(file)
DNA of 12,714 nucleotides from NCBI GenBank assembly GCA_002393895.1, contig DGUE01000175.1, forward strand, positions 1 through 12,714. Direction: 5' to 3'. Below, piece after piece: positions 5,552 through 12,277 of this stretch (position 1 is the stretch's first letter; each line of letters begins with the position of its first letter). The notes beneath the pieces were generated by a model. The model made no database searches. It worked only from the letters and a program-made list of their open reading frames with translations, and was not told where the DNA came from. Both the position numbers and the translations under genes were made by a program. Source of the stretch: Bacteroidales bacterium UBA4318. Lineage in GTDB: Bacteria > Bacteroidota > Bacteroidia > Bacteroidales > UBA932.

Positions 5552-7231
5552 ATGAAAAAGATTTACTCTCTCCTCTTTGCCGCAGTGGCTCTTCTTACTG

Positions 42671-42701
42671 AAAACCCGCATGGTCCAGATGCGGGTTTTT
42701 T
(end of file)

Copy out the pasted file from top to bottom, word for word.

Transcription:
DNA of 12,714 nucleotides from NCBI GenBank assembly GCA_002393895.1, contig DGUE01000175.1, forward strand, positions 1 through 12,714. Direction: 5' to 3'. Below, piece after piece: positions 5,552 through 12,277 of this stretch (position 1 is the stretch's first letter; each line of letters begins with the position of its first letter). The notes beneath the pieces were generated by a model. The model made no database searches. It worked only from the letters and a program-made list of their open reading frames with translations, and was not told where the DNA came from. Both the position numbers and the translations under genes were made by a program. Source of the stretch: Bacteroidales bacterium UBA4318. Lineage in GTDB: Bacteria > Bacteroidota > Bacteroidia > Bacteroidales > UBA932.

Positions 5552-7231
5552 ATGAAAAAGATTTACTCTCTCCTCTTTGCCGCAGTGGCTCTTCTTACTG

Positions 42671-42701
42671 AAAACCCGCATGGTCCAGATGCGGGTTTTT
42701 T